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What is Youth Flourishing?

There is no existing universal definition of youth flourishing, but it’s a concept rooted in the ability of youth to live healthy, purposeful and meaningful lives. What that means to youth differs across the world. To some it’s playing football or being with friends, to others, it’s growing nourishing crops, and to 18-year-old Sompa Rani Roy from Bangladesh, it’s “a fearless mind and a bright future.”

Youth Flourishing: Welcome

Adolescent Flourishing in Context

This project aims to understand adolescent experiences of human flourishing through a gender (+) lens and examine adolescent coping and change strategies to address the ‘multiplier effects’ of climate change, insecurity and the COVID-19 pandemic. The goal of this undertaking is the transformation of exclusionary health and knowledge systems that impede adolescent flourishing through social healing and justice as facets of adolescent flourishing.

Youth Flourishing: Text

Theoretical Approaches

Human Flourishing 

Within the context of the research, we define human flourishing as the dimensions of life integral to achieving wellbeing in a given environment, be it social, cultural, educational, spiritual or other aspects of life entirely. Flourishing will vary greatly dependent on external factors such as governance and landscape as well as the diverse backgrounds and characteristics of the individual or group, such as ethnicity, gender, age, or citizenship status, to name a few. This project builds on the six core domains outlined in the human flourishing framework: 1) happiness and life satisfaction, 2) mental and physical health, 3) meaning and purpose, 4) character and virtue, 5) social relationships, and 6) financial and material stability (VanderWeele, 2017). Despite the vast variances in the human experience, these six factors have been found to contribute significantly to well-being across cultures and backgrounds.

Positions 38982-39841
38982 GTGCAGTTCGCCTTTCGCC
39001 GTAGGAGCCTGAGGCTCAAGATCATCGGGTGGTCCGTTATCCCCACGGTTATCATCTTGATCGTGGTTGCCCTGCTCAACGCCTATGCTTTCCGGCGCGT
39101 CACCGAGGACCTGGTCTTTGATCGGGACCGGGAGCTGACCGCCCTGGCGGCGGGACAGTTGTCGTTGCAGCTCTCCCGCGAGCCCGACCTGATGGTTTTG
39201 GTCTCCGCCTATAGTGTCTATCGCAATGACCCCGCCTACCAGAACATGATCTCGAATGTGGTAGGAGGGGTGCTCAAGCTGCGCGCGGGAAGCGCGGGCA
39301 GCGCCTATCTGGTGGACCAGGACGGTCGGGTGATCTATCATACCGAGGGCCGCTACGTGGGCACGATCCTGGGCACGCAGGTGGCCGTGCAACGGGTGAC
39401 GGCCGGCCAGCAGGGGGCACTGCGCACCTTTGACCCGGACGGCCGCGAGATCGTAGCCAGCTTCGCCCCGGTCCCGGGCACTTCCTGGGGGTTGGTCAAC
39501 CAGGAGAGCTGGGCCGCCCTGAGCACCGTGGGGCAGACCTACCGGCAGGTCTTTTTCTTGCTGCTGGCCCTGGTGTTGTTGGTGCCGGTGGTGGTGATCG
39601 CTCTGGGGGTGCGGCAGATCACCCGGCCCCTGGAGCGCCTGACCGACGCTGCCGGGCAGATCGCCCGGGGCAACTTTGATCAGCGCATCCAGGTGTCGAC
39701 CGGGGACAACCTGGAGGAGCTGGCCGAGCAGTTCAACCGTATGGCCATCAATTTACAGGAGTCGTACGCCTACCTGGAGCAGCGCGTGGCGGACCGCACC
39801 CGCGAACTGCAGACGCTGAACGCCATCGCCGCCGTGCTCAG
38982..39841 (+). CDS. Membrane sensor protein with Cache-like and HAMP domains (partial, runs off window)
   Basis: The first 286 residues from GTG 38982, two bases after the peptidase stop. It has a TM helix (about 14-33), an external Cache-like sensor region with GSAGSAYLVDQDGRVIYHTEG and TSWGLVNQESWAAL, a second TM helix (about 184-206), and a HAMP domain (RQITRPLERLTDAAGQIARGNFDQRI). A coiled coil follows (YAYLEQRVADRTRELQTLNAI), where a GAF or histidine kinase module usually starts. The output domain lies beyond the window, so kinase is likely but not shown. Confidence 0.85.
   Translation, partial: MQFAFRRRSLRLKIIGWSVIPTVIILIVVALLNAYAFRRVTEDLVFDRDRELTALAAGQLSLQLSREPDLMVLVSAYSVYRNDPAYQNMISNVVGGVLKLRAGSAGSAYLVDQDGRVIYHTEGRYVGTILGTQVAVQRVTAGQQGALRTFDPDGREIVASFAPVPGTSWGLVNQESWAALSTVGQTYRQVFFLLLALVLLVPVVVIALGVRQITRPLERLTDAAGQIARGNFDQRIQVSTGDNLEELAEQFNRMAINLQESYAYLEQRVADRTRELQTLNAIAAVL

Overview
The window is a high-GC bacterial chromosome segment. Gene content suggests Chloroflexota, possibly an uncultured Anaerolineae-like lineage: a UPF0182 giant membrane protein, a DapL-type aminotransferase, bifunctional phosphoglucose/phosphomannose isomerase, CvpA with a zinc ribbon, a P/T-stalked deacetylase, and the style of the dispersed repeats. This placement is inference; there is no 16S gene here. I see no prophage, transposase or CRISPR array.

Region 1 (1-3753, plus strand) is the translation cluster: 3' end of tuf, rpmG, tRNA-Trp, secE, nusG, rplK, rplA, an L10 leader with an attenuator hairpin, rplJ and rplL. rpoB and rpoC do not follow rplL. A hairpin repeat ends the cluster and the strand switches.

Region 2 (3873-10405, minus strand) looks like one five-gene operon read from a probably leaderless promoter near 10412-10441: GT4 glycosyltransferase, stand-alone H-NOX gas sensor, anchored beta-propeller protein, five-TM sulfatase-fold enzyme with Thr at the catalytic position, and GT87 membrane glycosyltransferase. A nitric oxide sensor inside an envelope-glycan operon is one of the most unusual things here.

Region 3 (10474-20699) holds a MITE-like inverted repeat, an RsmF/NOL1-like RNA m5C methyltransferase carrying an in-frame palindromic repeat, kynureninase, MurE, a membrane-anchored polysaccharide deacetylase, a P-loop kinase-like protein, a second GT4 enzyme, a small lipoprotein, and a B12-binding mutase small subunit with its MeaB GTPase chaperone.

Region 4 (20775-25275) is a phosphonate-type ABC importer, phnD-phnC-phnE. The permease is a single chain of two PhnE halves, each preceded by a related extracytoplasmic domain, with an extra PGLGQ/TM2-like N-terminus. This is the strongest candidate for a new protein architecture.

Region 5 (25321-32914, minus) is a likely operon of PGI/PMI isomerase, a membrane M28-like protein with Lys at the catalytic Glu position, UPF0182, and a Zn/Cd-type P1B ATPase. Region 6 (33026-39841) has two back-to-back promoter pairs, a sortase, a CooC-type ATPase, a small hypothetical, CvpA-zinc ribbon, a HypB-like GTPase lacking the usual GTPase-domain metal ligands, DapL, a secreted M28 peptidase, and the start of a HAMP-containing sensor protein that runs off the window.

Gender (+) Lens

This project is a first-of-its-kind study to comprehensively, collaboratively and cross-nationally examine adolescent flourishing through a gender(+) transformative lens across the six human flourishing domains. The gender(+) lens draws on GBA+ strategies to consider the intersecting factors of difference across a range of life experiences and identities for youth (including gender, LGBTQ2S+, age, mental and physical health, (dis)ability, marital status, etc.) and to inform comprehensive strategies for adolescent flourishing. In this way, we are able to analyze dimensions of environment, need, belief, ethnicity, class and other intersectional domains through gender+, feminist, Indigenous, and Global South lenses.

Youth Flourishing: Work
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